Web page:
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Renewables - Dec 12

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A Young Tinkerer Builds a Windmill, Electrifying a Nation
Mr. Kamkwamba's Creation
Spurs Hope in Malawi;
Entrepreneurs Pay Heed

Sarah Childress, Wall Street Journal
MASITALA, Malawi -- On a continent woefully short of electricity, 20-year-old William Kamkwamba has a dream: to power up his country one windmill at a time.

So far, he has built three windmills in his yard here, using blue-gum trees and bicycle parts. His tallest, at 39 feet, towers over this windswept village, clattering away as it powers his family's few electrical appliances: 10 six-watt light bulbs, a TV set and a radio. The machine draws in visitors from miles around.
WSJ's Sarah Childress meets William Kamkwamba, a 20-year-old Malawian who built a makeshift windmill to power his family's home.

Self-taught, Mr. Kamkwamba took up windmill building after seeing a picture of one in an old textbook. He's currently working on a design for a windmill powerful enough to pump water from wells and provide lighting for Masitala, a cluster of buildings where about 60 families live.

Then, he wants to build more windmills for other villages across the country.
(12 December 2007)


Energy consultant points to opportunities in green efforts

Tom Fowler, Houston Chronicle
A growing acceptance of human-induced climate change and the link between energy and national security has pushed conservation into the mainstream, industry consultant Joseph Stanislaw says, giving consumers more power than ever before.

In a paper to be released during the Deloitte Oil & Gas Conference in Houston today, Stanislaw says energy consumption has become a political issue because of greater awareness of its effect "on our wallets, on foreign policy, the environment and climate change."

In turn, that is changing how governments and companies are answering the world's growing demand for energy. It's no longer a matter of just finding more supplies but also finding ways to use less.

"Conservation isn't sacrifice, it's opportunity," said Stanislaw, a well-known economist and co-founder of Cambridge Energy Research Associates. "The amount of investment that will be made in the coming decades in these areas will be enormous."

There will still be a need for huge supplies of oil and natural gas for decades to come, he said, but the breakthrough in perception means long-term changes.
(11 December 2007)


Airborne Wind Turbines

David Gelles, New York Times
Traditional wind turbines can be unreliable sources of energy because, well, the wind blows where it will. Not the case 1,000 feet up. “At a thousand feet, there is steady wind anywhere in the world,” says Mac Brown, chief operating officer of Ottawa-based Magenn Power.

To take advantage of this constant breeze, Brown has developed a lighter-than-air wind turbine capable of powering a rural village. “Picture a spinning Goodyear blimp,” Brown says. Filled with helium, outfitted with electrical generators and tethered to the ground by a conductive copper cable, the 100-foot-wide Magenn Air Rotor System (MARS) will produce 10 kilowatts of energy anywhere on earth. As the turbine spins around a horizontal axis, the generators convert the mechanical energy of the wind into electrical energy, then send it down for immediate use or battery storage.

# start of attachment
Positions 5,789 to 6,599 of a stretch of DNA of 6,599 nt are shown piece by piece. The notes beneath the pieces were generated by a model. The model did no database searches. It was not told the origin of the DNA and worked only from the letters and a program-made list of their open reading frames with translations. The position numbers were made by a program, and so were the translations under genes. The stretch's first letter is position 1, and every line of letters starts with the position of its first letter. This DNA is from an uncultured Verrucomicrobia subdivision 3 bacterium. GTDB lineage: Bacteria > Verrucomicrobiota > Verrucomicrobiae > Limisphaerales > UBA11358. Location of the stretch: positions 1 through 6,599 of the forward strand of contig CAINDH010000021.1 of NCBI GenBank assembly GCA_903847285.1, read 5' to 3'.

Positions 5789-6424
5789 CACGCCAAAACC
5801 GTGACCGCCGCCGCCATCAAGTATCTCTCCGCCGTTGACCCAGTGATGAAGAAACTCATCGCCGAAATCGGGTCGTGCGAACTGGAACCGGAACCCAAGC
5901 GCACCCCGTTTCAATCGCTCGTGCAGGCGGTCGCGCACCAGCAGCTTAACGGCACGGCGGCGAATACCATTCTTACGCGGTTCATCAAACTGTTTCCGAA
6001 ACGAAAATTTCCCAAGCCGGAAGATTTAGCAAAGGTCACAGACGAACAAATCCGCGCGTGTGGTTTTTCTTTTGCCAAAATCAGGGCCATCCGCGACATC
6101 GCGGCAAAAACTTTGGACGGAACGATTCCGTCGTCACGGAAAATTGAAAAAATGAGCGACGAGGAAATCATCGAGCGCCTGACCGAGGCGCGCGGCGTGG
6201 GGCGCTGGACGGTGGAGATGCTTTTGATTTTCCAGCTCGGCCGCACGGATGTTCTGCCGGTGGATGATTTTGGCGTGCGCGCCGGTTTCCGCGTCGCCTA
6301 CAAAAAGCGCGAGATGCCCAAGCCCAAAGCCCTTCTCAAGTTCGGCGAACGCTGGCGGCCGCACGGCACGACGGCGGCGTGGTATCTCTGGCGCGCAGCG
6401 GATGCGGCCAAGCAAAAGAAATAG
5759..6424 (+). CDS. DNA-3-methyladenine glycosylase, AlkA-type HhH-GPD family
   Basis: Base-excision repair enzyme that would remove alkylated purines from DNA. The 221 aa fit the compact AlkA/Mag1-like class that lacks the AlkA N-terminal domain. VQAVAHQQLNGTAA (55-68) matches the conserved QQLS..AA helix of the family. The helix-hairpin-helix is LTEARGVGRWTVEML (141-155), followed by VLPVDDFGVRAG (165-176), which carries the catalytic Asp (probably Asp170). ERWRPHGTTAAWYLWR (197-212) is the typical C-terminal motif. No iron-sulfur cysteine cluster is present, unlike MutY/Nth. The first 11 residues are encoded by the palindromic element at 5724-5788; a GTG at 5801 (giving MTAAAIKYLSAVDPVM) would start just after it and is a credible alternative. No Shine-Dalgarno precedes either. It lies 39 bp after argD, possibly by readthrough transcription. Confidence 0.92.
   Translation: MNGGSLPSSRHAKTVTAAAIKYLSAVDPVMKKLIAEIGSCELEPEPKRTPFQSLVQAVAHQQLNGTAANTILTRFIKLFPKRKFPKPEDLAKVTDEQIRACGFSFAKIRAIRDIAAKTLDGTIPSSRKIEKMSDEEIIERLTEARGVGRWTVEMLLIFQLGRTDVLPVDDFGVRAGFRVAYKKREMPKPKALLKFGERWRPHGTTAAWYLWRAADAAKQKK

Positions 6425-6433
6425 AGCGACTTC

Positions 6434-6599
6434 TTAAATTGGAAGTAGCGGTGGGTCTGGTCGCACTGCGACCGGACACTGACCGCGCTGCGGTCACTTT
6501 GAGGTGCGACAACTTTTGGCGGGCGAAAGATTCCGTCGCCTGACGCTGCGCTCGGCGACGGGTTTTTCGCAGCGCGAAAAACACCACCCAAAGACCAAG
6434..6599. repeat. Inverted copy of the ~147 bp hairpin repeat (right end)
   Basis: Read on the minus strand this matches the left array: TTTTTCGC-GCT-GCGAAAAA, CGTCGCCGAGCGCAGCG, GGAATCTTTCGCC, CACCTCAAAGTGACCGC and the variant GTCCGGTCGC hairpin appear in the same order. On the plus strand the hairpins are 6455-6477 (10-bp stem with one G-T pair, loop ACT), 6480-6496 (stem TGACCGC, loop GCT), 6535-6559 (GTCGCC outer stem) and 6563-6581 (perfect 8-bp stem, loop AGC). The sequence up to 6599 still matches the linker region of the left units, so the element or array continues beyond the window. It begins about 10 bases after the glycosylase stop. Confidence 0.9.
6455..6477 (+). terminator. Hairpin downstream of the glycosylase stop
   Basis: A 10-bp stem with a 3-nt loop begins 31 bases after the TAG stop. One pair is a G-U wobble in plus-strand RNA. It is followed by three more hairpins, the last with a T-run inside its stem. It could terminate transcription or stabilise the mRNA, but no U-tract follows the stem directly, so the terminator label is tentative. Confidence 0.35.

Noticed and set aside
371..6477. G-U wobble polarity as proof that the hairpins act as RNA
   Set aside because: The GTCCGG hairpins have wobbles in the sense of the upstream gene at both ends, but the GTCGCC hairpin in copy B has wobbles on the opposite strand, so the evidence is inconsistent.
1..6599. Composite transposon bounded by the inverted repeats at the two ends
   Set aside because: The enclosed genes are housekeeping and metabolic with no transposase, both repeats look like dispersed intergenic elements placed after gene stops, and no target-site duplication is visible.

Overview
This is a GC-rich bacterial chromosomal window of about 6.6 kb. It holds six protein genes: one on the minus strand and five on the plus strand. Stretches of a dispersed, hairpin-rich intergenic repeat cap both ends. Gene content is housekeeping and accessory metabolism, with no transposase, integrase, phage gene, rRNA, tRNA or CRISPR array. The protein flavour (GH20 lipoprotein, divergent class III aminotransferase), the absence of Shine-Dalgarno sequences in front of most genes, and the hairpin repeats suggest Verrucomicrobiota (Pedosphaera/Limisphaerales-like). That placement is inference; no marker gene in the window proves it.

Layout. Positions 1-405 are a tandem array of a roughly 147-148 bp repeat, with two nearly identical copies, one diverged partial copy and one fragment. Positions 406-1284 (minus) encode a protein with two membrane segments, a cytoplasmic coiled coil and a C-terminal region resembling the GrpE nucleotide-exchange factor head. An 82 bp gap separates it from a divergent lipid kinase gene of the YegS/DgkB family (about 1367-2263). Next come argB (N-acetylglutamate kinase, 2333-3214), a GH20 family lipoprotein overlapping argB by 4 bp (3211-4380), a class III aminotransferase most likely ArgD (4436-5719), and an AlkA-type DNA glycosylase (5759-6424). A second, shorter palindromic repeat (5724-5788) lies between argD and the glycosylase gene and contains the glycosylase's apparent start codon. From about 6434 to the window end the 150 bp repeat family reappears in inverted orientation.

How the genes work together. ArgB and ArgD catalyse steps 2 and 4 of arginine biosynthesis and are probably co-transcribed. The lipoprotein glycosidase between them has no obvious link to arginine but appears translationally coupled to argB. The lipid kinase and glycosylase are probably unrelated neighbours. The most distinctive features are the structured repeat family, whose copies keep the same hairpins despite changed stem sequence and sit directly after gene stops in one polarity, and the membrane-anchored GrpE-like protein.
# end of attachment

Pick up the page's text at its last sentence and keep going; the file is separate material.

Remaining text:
Planning for the MARS has been under way for a few years, but this fall Magenn got the $5 million it needed to build prototypes from a California investor.
(9 December 2007)


Big Oil lets sun set on renewables

Terry Macalister, The Guardian,
Shell, the oil company that recently trumpeted its commitment to a low carbon future by signing a pre-Bali conference communique, has quietly sold off most of its solar business.

The move, taken with rival BP's decision last week to invest in the world's dirtiest oil production in Canada's tar sands, indicates that Big Oil might be giving up its flirtation with renewables and going back to its roots.

Shell and BP are among the biggest producers of greenhouse gases in the world, but both have been keen to paint themselves green through a series of clean fuel initiatives.

...The Anglo-Dutch oil group confirmed yesterday that it had pulled out of its rural business in India and Sri Lanka, saying it was not making enough money.

"It was not bringing in any profit for us there so we transferred it to another operator. The buyer will be able to take it to the next level," said a spokeswoman at Shell headquarters in London.

The oil group said it was continuing to move its renewables interests into a mainstream business and hoped to find one new power source that would "achieve materiality" for it. Shell continues to invest in a number of wind farm schemes, such as the London Array offshore scheme, which has government approval. Shell has also been concentrating its efforts on biofuels, but declined to say whether it had given up on solar power even though many smaller rivals continue to believe the technology has a bright future.

Environmental groups have always accused Shell of using clean energy initiatives as "greenwash" to deflect criticism from its core carbon operations, especially tar sands.
(11 December 2007)

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